Brazil’s pension system is widely regarded—except among some economists from the Workers’ Party— as being something of a “ticking time bomb.” During his term, President Michel Temer tried to propose an overhaul of the system, spending BRL 100 million on ads against the “privileges” created by Brazil’s current pension regime, in which “those who work a little and make a lot get to retire early.” However, it was a futile effort to convince Brazilians that a reform is necessary. Organized lobbies protected themselves, with the help of Congress, and the reform went nowhere.

This week, future Minister of the Economy Paulo Guedes talked about the government “cornering” Congress in order to get some points of that reform approved in 2018. This would get investors excited about Brazil, and would spare President-elect Jair Bolsonaro from the political costs of such an unpopular reform.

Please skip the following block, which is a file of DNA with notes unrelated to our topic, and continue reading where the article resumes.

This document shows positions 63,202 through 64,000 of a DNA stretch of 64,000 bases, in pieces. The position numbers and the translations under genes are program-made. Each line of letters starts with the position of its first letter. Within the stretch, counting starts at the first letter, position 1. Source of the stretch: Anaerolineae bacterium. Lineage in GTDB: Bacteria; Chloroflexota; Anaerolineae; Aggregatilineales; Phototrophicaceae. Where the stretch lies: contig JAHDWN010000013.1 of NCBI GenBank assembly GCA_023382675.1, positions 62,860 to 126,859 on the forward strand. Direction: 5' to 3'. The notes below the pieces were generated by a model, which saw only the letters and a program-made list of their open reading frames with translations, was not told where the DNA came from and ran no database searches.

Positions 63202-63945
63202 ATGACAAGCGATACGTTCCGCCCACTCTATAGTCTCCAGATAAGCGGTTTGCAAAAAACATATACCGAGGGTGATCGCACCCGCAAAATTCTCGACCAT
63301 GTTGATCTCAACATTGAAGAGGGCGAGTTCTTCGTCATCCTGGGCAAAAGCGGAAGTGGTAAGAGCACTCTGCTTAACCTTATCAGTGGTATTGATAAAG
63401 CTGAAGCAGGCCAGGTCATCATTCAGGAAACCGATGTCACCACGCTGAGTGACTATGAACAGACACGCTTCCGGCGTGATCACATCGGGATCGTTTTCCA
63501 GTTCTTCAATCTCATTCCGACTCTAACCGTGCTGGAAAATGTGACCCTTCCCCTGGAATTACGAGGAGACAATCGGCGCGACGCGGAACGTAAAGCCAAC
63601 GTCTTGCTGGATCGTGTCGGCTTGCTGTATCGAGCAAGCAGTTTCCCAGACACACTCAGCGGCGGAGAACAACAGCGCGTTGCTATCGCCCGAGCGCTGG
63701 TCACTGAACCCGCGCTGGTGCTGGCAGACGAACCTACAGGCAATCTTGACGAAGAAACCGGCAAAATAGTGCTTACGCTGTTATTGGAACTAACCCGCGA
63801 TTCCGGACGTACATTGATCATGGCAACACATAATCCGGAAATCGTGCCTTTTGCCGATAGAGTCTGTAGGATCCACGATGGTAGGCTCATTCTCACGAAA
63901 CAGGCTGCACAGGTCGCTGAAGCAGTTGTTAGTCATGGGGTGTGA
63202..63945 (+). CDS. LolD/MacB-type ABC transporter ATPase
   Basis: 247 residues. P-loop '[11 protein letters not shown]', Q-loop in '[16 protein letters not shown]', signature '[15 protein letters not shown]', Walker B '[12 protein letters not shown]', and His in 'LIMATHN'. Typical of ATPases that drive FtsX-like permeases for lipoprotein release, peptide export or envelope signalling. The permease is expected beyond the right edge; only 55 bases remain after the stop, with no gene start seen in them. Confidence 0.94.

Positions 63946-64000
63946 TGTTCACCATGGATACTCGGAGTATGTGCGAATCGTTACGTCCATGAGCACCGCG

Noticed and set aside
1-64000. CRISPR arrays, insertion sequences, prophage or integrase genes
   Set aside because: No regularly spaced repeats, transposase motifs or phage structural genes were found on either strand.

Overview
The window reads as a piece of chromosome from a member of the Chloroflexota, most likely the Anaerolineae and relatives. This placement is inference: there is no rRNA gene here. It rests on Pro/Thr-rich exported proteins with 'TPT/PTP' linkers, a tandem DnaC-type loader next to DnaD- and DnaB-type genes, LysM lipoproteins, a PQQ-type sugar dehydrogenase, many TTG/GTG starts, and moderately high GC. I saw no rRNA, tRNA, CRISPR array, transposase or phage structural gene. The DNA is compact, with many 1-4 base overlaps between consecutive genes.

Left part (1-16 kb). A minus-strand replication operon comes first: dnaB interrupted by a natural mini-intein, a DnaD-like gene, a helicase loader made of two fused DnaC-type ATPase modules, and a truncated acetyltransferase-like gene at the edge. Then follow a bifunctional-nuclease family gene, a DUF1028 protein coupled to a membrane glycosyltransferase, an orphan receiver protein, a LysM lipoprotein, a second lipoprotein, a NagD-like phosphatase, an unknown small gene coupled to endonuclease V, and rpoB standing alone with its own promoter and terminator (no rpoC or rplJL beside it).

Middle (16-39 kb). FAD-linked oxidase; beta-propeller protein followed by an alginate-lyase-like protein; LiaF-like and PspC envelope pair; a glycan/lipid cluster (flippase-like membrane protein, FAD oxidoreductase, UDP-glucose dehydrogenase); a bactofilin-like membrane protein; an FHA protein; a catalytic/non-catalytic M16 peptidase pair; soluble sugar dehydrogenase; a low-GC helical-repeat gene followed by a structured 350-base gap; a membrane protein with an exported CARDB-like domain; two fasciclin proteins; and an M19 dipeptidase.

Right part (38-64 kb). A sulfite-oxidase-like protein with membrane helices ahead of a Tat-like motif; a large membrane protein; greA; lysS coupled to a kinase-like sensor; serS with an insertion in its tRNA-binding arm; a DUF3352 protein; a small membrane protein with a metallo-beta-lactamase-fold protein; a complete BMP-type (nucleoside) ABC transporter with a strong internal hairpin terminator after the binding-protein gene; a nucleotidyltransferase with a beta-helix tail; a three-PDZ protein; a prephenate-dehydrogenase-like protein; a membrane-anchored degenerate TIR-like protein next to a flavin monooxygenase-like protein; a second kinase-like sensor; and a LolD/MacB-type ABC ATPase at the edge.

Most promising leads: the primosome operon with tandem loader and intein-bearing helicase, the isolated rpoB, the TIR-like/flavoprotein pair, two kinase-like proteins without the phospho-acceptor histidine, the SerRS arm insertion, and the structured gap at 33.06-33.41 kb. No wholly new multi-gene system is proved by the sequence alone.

However, Brazil is by no means the only country in which the pension system inspires deep worries about public finances. While life expectancy is up all over the world, birth rates are going in the opposite direction. Around the world, pensions will become a serious issue over the long term.